Tuesday, 28 September 2021

Grant to Help Texas Center Grow Services

In an announcement by Board Chair, Mike Boyd of the San Angelo Health Foundation, $1,177,585 in grants will be awarded to various local non-profit organizations. Among those chosen to receive a grant was the Pregnancy Help Center of Concho Valley, Texas, which has been providing care and assistance for women facing unplanned pregnancies since 1991. 

The $35,000 grant will be a great boon to the steadily growing non-profit organization. What began as a small operation, consisting mainly of volunteers from local churches, now runs out of a building of its own, and employs a gynecologist, five staff nurses, as well as 45 unpaid volunteers and social workers. 

Every month, the Help Center provides 180-250 pregnancy tests to expectant mothers, as well as sonograms to determine the viability and gestational age of the children. 

With the area serving as home to Angelo State University and the U.S. Army base at Fort Hood, the Center’s clientele is made up of a mixture of young women in their first year of college and women serving in the military who do not wish for a pregnancy test to show up on their medical record.

The program most benefiting from the grant will be the Help Center’s “Earn While You Learn” program. “Earn While You Learn” consists of pre-natal, life skills, and parenting classes that are held six times a week, both evenings and mornings so as to best fit the needs of the participants. 

Those attending are given “points” to earn necessities for their babies, such as diapers, strollers, and car seats, all of which are donated by local businesses and churches. The grant will go towards a much-needed renovation of the area in which the supplies are stored.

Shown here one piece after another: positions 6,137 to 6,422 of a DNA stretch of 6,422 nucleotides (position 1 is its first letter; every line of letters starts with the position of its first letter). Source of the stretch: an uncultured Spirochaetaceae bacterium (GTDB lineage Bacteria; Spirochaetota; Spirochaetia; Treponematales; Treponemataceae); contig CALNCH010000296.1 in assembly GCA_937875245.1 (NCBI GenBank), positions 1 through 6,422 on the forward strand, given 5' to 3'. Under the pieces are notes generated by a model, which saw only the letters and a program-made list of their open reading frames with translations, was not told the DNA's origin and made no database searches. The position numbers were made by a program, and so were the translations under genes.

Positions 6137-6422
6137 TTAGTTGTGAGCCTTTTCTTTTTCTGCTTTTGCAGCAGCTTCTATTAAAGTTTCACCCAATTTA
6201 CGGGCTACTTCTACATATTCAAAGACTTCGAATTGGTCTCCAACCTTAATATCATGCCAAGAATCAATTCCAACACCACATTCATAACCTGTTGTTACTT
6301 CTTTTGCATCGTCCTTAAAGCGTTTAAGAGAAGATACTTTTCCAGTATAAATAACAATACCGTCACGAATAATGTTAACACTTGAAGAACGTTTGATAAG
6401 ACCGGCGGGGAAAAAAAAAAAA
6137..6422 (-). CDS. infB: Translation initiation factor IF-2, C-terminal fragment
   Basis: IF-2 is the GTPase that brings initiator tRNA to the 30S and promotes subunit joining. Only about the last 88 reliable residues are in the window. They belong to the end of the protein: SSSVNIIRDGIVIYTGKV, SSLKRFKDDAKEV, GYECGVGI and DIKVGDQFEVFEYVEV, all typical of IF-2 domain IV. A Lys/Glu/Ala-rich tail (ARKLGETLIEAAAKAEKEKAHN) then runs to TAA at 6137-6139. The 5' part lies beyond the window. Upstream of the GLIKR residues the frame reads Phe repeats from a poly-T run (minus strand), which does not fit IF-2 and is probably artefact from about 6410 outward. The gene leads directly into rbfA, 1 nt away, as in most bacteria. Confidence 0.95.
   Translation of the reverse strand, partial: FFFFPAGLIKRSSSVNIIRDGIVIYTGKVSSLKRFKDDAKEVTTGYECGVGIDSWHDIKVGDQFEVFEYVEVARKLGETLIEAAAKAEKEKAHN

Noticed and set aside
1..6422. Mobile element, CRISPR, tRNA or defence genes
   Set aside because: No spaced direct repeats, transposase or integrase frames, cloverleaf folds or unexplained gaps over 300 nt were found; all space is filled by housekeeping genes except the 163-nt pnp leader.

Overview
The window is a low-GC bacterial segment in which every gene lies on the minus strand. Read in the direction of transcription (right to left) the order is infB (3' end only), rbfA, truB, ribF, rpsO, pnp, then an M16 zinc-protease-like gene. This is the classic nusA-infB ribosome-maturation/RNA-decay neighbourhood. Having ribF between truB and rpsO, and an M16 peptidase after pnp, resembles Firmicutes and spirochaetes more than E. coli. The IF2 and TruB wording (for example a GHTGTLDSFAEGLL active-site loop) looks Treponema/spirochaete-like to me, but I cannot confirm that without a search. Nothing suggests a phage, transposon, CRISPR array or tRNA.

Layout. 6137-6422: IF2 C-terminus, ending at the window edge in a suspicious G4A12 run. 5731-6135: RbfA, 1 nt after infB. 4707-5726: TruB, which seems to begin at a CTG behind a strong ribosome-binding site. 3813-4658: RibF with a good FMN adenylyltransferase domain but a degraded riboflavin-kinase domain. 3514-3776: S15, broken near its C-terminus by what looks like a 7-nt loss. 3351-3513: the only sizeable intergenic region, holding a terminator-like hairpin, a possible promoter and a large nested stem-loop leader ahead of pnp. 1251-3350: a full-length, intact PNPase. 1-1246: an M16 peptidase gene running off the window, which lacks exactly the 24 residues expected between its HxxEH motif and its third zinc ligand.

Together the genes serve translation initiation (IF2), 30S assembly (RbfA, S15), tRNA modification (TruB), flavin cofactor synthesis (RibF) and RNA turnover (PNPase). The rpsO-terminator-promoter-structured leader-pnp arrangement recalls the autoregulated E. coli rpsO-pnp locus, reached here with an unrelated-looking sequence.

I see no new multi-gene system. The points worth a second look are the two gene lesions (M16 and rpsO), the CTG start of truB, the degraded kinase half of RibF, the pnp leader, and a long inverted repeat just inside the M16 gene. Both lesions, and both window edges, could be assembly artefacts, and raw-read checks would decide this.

Besides holding classes, the Center’s vision is to support young women in a difficult situation in any way they can. 

“We are a non-judgmental, safe haven for a woman who finds herself pregnant,” Executive Director Sandra Franke said. “We are pro-life, but we can’t make that choice for her. We can give information, but the woman has to decide. If she needs help after an abortion, we will still be there to help and not judge, or even to help her with her next pregnancy. 

“We prefer that she would either choose to parent or to place, but she has to make her own decision. We don’t want to abandon her because she’s made a different choice.” 

Tweet This: We don't want to abandon her because she's made a different choice.

The Pregnancy Help Center also provides counseling for women facing post-abortion depression. When asked about the future plans for the Center, Franke said, “We want to keep growing, helping more people, and working with more girls in crisis. We are on a really excellent path right now.”

Franke described one of the countless young women who pass through their doors weekly. 

“This young woman was a typical over-achiever in high school,” Franke said. “She was a cheerleader and on the school government, but when she came to San Angelo for college, she went a little wild. 

She came to the Center for a pregnancy test and was overwhelmed when it was positive. She had some friends who were encouraging her to get rid of the ‘problem’ by abortion. We spoke to her about making a choice she could live with.” 

Tweet This: We spoke to her about making a choice she could live with.

She chose to keep the baby, continued in school, got a job in a restaurant, and came to our classes. She is graduating this year and her child is about three and a half.” 

Such brilliant stories are not uncommon, as the Pregnancy Health Center has a 93 percent success rate of women choosing to parent or place their children instead of turning to abortion.

Franke, as well as her staff, board and community of supporters, are hoping the recent grant will lead to more clients served and more lives saved.

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